I think I can say that I started my health journey about 2.5 years ago, January 2010. That month I dropped my former concept of “healthy eating,” ditched the “diet foods” and focused whole-heartily on a diet rich in whole, unprocessed, refined sugar-free, and mostly-vegetarian foods. I also started running. A lot.
Taking a break from the seemingly constant flow of travel and touristing we’ve been doing lately, I felt the need to talk about health and fitness for a quick moment.
It took me till October 2011 to realize that running alone was not a well-rounded approach to fitness, at least not for my body personally. In other words, I needed to put my fears aside and pick up some weights.
And I can say with absolute confidence that since January 2012 I have put in a solid effort on the fitness front. I have worked out anywhere from 3-5 times a week, doing a mix of running, weights, cardio classes, and yoga. I really feel as if I have given my fitness my best, and I can say truthfully that it is now a part of my routine, of my life.
I’ve learned a lot since 2010. Probably one of the most important lessons has been understanding and accepting the evolution of my health journey. In other words, it takes a while to figure out exactly what diet and fitness routine is right for your body. But really that is a whole other post entirely.
What sparked this post today was the simple fact that I am skipping my workout.
It’s supposed to be my third day of Crossfit. It’s also my first solid week back at the gym after vacation. And I only have a little over a half day at work today.
But last night, not only did I have a hard time falling asleep, I actually woke up with a start in the middle of the night filled with worry. You see my family is coming in tomorrow, and I’m going to Charlottesville next week. And although I know they don’t care what we do or what we eat, ( let’s be real here, we haven’t seen each other since April so standing in a parking lot chatting and hugging would probably suffice at this point) being the person I am, I want to show them the best time possible. Which requires a little prep work.
So when I woke up last night, all of my “to do’s” running through my head. My schedule planted itself in front of my eyes with every little minute filled up. And when I woke up this morning, hopeful that the late-night worry sesh would have subsided, I realized it hadn’t, and that something was going to have to give.
Seeing as work was not an option, and regardless of whether I put them off, my errands and cleaning tasks have to be done before the fam gets here tomorrow afternoon.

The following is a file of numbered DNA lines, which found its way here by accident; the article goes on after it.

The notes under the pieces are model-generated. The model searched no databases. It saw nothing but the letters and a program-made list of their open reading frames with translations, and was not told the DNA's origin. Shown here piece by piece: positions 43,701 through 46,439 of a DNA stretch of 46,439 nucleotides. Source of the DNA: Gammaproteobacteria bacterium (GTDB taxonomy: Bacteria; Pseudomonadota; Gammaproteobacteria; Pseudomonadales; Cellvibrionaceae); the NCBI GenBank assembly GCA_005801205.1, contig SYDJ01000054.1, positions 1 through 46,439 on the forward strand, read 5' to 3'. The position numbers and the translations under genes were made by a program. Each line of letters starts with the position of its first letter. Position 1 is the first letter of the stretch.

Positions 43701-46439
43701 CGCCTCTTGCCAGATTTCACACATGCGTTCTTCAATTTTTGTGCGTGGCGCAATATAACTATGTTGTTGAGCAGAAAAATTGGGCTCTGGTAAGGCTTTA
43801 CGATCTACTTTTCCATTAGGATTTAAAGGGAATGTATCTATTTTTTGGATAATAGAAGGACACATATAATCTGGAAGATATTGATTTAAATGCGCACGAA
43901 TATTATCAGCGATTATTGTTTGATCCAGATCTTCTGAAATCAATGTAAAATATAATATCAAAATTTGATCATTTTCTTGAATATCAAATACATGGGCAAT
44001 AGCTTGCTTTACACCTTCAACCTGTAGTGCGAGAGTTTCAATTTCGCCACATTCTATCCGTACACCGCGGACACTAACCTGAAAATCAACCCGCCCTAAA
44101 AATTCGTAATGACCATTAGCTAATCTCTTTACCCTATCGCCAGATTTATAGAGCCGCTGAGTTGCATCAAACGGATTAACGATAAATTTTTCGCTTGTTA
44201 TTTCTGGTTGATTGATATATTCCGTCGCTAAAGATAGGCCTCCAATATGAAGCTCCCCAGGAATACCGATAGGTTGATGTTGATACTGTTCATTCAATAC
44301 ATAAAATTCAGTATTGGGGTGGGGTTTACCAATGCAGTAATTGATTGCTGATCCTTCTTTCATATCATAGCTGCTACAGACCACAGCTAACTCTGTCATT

That leaves my workout.
This is where the tangent that I started out with comes into play. There was a time where it was all too easy to skip a workout. Then to skip another. And before I knew it, a month had passed and I was completely out of the workout routine, and getting back into it required an act of God.
However, I’ve come a long way since those days. And some days workouts have to be skipped.
I think somewhere in my head I’ve established a set of criteria for a justified skipping of a workout, and really there are only two big ones.
My Valid Reasons To Skip A Workout
1. Stress – When my day gets so full of responsibilities and tasks that it ultimately sends me to my stressing point (this means something different to everyone – for me it means losing sleep, inability to focus at work or during other important events or tasks, feeling like I am at an emotional breaking point, etc…), and skipping a workout will negate that stress. –> Skip
Reasoning: I’ve learned to look at the big picture when it comes to health. I trust myself to not let one skipped workout turn into a month without seeing the gym. It’s all about balance, and if giving up my gym session will free up enough time to make the rest of my to do list manageable, it’s worth it to my mental health. There’s no reason to lose sleep and stress all day over a workout in my opinion. Especially when working out should be a STRESS RELIEVER not a stress producer in the first place!
2. Health – If I have been sick or am otherwise not physically at least 85%, and I know that even if I go to the gym I will not be able or willing to push myself to the extent in which I will benefit from the workout –> Skip
Reasoning: When I work out, I strive to push myself as hard as possible (obviously within reason and safely). To me it’s not worth my (sometimes very precious) time to give a workout a half-assed effort. What is the point of even going if you aren’t going to work hard enough to make a difference? I want to leave knowing I gave it my best. If I have been sick and my energy levels are too far down to work hard, or if the previous days’ workouts have left me so sore it’s not feasible to workout properly or effectively, I will let my body rest another day sot hat when I do workout again I am refreshed and ready.
I think the key in general is to truthfully assess why you are trying to skip. Are your reasons excuses hidden by convincing rationale, or are they legitimate obstacles/setbacks?
Then create a plan or timeline for getting back to your workouts.
And most importantly, follow the plan, work to build up a trust (in this case another word for discipline) within yourself.
And lastly, give yourself a break. One missed workout, just like one run-in with a triple tiered chocolate fudge cake won’t ruin all of your efforts. There is always the next day and the next meal to start over.